Letter to the Premier from Parents for Child Care


Premier Gordon Campbell
P.O. Box 9060
Victoria, British Columbia
V8W 9E2

Dear Premier Campbell,

Parents want to be, and need to be, a substantive part of the New Era for British Columbia. Parents contribute significantly to the tax base in British Columbia and more importantly, are responsible for raising the next generation. However, parents cannot raise children in isolation. Early childhood care is a necessary public service that benefits us all and deserves to be funded, like other public services, through the tax system.

Parents For Child Care is concerned by what is happening to families in British Columbia. While your government has maintained core funding specific to child care there are two ways that other initiatives of your government are having a serious negative impact. The destructive cuts to subsidy are causing turmoil for low income families, and in particular for single-parent working mothers. Furthermore, because subsidy cuts are causing parents to leave programs there is a ‘ripple effect’ throughout the system as declining enrolment affects the stability of already fragile centres.

The other issue is related to the disparate nature of childcare funding in British Columbia. The lack of a consolidated ministry program has forced childcare service providers to find funding in whatever Ministerial budget they could. The result is that bits and pieces of childcare funding have been spread through a variety of Ministries. Although we appreciate the initiative to protect core funding under the auspices of the Minister of State for Women’s Equality, this has not prevented childcare funding from being seriously undermined by the Core Services Review.

The goal of the core services review, to pare Ministries down to their core function, acts as a cross-ministerial assault on the ‘non-core’ child care funding spread throughout the government. The resulting closure of child care centres at colleges and hospitals across BC is just one of the side effects. These closures are wreaking havoc on the lives of working, studying and tax-paying parents. Child care, and its funding needs, must be regarded as a complete package and consolidated in a single Ministry with all its funding restored in one budget. Cuts in other Ministries would not then have such a devastating impact.

In contrast to these concerns, Parents For Child Care would like to express its appreciation for your government’s introduction of the school-age grant for centres that participated in the previous government’s funding assistance plan. However, parents are concerned that the introduction of this funding is not tied to reduced fees for families and so does not necessarily address affordability. We are also still awaiting the details of the new operating grant to take effect April 1, 2003. We would not only like to see this plan but details of your government’s long-term plans to address the crisis for parents created by the scarcity and expense of quality child care placements in BC.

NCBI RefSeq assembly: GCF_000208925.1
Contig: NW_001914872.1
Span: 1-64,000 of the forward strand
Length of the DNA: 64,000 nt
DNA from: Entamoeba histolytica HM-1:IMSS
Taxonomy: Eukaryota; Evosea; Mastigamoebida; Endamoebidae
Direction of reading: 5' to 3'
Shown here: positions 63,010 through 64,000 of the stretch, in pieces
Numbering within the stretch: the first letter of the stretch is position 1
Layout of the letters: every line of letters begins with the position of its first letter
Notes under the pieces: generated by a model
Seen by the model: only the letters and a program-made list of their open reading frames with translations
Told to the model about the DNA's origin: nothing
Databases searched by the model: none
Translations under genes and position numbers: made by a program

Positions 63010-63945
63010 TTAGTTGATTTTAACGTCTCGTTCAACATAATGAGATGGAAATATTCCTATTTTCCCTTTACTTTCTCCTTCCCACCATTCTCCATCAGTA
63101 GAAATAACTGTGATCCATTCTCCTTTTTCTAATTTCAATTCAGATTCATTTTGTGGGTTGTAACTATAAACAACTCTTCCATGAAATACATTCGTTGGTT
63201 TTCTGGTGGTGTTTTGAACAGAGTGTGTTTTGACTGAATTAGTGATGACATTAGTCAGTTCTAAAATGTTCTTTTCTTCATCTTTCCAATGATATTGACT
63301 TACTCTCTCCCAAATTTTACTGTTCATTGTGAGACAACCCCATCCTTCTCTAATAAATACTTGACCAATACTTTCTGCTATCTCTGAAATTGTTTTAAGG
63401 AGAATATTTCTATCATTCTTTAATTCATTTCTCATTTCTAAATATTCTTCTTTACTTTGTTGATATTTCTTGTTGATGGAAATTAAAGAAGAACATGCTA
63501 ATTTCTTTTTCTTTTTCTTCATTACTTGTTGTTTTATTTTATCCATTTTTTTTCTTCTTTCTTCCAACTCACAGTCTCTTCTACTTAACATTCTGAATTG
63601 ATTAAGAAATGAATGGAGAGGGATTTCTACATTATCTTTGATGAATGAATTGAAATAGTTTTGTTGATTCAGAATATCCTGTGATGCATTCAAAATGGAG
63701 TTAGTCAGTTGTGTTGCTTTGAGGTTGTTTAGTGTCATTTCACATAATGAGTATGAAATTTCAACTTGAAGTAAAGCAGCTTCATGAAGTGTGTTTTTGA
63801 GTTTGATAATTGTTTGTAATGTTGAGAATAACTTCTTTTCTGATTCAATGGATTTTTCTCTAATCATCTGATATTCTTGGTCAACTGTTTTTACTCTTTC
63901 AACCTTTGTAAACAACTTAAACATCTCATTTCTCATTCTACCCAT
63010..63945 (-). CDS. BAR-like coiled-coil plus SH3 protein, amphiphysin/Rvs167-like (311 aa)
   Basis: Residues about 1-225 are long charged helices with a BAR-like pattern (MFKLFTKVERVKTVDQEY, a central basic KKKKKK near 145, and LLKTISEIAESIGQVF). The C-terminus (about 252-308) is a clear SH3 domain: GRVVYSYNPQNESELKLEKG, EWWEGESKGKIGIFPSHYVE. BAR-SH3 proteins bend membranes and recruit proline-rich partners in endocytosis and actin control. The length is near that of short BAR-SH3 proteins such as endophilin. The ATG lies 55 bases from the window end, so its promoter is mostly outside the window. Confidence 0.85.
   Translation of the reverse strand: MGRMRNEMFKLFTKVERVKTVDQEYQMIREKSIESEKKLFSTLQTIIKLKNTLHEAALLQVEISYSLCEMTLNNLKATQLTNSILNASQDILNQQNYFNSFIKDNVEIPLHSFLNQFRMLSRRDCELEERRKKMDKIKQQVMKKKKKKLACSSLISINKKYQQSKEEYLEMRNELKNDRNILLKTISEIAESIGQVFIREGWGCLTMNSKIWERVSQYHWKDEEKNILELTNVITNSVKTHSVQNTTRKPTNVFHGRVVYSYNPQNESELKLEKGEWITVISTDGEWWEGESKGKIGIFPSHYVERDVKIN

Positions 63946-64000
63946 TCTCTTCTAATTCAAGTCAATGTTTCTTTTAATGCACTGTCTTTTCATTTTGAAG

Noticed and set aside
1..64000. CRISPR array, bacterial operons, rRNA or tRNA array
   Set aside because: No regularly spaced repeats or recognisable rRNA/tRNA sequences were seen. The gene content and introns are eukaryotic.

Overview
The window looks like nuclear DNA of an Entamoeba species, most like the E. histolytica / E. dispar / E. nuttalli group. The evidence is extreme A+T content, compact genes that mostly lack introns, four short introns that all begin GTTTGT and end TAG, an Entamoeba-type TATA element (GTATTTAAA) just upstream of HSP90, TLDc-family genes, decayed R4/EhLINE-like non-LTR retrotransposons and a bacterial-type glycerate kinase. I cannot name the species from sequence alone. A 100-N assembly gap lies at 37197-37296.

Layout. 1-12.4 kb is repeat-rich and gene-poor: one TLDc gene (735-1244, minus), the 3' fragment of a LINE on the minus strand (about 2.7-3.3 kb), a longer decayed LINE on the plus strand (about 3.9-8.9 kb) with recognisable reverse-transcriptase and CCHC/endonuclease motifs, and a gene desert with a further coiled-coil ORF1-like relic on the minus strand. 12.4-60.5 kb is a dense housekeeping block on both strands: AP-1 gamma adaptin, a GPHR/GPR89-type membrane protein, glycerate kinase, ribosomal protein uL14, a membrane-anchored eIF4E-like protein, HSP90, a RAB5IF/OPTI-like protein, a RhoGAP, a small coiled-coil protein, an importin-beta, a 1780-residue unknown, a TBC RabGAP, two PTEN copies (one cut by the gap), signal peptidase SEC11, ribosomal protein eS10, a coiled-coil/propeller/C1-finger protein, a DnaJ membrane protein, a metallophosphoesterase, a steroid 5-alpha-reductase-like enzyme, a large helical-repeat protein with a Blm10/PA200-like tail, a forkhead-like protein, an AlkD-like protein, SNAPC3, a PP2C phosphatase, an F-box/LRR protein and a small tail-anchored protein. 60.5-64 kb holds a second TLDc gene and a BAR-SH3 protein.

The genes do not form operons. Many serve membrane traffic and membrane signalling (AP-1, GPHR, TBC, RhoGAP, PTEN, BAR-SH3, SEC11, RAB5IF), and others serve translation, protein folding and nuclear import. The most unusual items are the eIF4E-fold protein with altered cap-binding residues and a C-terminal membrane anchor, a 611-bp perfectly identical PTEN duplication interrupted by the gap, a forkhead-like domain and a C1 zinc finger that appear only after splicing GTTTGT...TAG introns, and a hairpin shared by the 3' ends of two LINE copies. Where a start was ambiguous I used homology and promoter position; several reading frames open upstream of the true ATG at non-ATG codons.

The need for such a long-term plan, consolidated in a single Ministry is clear. In developing such a plan your government must take account of the economic argument put forward by the Vancouver Board of Trade in 1999. It clearly outlined the economic benefits of government investing in child care services and recommended that investment in early child development for children aged 0 – 6 years become a public spending priority. This report was based on economic research by Cleveland and Krashinsky (University of Toronto) which argued there is at least a 2 to 1 payback in economic benefit if we invest in our children from birth to age six.

In the first six years of life a child goes through the most critical periods for brain development. These periods help determine future capacity. As McCain and Mustard explain in The Early Years (1999), these years set the base for competence and coping skills that will affect learning, behaviour and health throughout life. Quality child care is central to the success of a comprehensive approach to early child development. We suggest, as does the Commission on Early Learning and Child Care for the City of Toronto (2002), that the division between “care” and “development” is misplaced.

A high quality publicly funded child care system supports the Liberal government’s New Era by providing for increased workforce participation. This is even more important in light of the recent BC Chamber of Commerce paper ‘Closing the Skills Gap’ which highlighted the need to get as many people into the workforce as possible. In short, child care must be a major component of the British Columbia economic recovery and will be a key to its long term success.

It must also be mentioned that Parents For Child Care expects our provincial government to use the majority of the federal Early Childhood Development Initiative funds to invest in child care services for BC children. These federal funds were earmarked to strengthen early childhood development, learning and care. We expect our provincial government to be accountable for the way in which these dollars are spent.

Parents across this province demand their voices be heard and we, Parents For Child Care, look forward to spreading the news that your government understands the child care issue and is willing to invest in children and families.

Yours Truly,

Necole Anderson
Parents For Child Care

cc. Minister Lynn Stephens
Minister Gordon Hogg
Minister Jane Stewart
Minister Linda Reid